How to Prepare Traditional Corned-Beef Brisket
I recently found out that while corned beef (salt-cured beef) is native to Ireland, it in fact isn't a huge tradition on St. Patrick's Day over there. It does however remain a traditional dish for St. Patrick's Day celebrations in America. Besides, it's absolutely delicious!
For all of you corned-beef virgins out there, you may be thinking what is corned beef? Or how on earth do I cook it? What do I serve it with? I'm here to give you a simple recipe that really isn't a recipe at all.
Simply pick up a pre-packaged "corned beef brisket" from your grocery store. It will be in the refrigerated butchered meats section (with the beef of course). There are a few things you need to keep in mind when buying a corned beef brisket. First, it's a bit expensive, so allow for it in your grocery budget. Also, it comes with a spice packet, so you don't need to buy a bunch of spices. Just make sure you have some garlic on hand...garlic salt, garlic cloves, whatever you have on hand or can afford. You need to keep in mind that you will have to trim off some fat before cooking, and the roast will cook down a little. The packaged ones usually come in medium and large quantities. For two people the medium size is fine. For a family of four or more, I'd get two medium ones. If you are having a huge party, you'll want a couple of the larger ones. And of course you want to have plenty leftovers for cold corned beef and reuben sandwiches. Just keep in mind that if you are cooking this for a large crowd, you will need a tall stock pot to cook them in. If you're just cooking it for your family, you can also cook it in a crock pot or slow simmer it over the stove in any large boiling pot with a lid.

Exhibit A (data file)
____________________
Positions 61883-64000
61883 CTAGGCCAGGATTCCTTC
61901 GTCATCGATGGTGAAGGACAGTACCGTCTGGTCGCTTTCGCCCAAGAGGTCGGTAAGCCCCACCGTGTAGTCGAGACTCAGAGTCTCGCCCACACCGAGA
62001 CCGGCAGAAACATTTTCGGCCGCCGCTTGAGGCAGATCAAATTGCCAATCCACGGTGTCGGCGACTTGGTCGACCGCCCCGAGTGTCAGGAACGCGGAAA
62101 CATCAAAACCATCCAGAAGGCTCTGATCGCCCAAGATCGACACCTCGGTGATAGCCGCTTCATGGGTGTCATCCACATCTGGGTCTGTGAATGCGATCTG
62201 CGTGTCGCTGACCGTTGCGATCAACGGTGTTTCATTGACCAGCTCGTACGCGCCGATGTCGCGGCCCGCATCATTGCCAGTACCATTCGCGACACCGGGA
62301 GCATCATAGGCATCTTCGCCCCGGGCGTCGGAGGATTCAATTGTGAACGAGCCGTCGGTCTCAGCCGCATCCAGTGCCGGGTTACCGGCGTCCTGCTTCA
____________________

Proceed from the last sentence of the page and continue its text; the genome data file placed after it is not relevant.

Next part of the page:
Take the brisket out of the package and trim off any large chunks of fat. Leave a thin layer of the fat on for more flavor. Place the corned beef in a large pot of water along with the spice packet. And yes, you need to open the packet! (Someone once asked me if she could just throw the packet in the water without opening it.) I like to add a dash of garlic salt or a few garlic cloves too, but that is totally optional.
Bring the water to a boil then reduce and simmer for several hours. Low and slow and the longer the better.
Of course you have to serve it with cabbage. Don't be intimidated if you've never served it before. Chances are you haven't unless you are the strange sort who loves cabbage (like me). Just chop it up and simmer it for a few minutes until it's tender. I like to boil mine separate from the brisket so that it's totally plain so people can have it however they want. Some people like it with salt and pepper, paprika, or lemon, or nothing at all.
The side veggies on the other hand, I love to cook those with the brisket for added flavor. Chop up some carrots and potatoes (skin-on) and toss them into the pot when the brisket is done or just about done. After a few hours on the stove, test it with a fork. When it's fork tender, cut off a bite and try it. If it take zero effort to chew the meat, you know it's ready.
At that point it can stay in the warm water or you can take it out if you need to make more room for the veggies. Use tongs to get the brisket out of the water and slice it into strips when you are ready to serve it.
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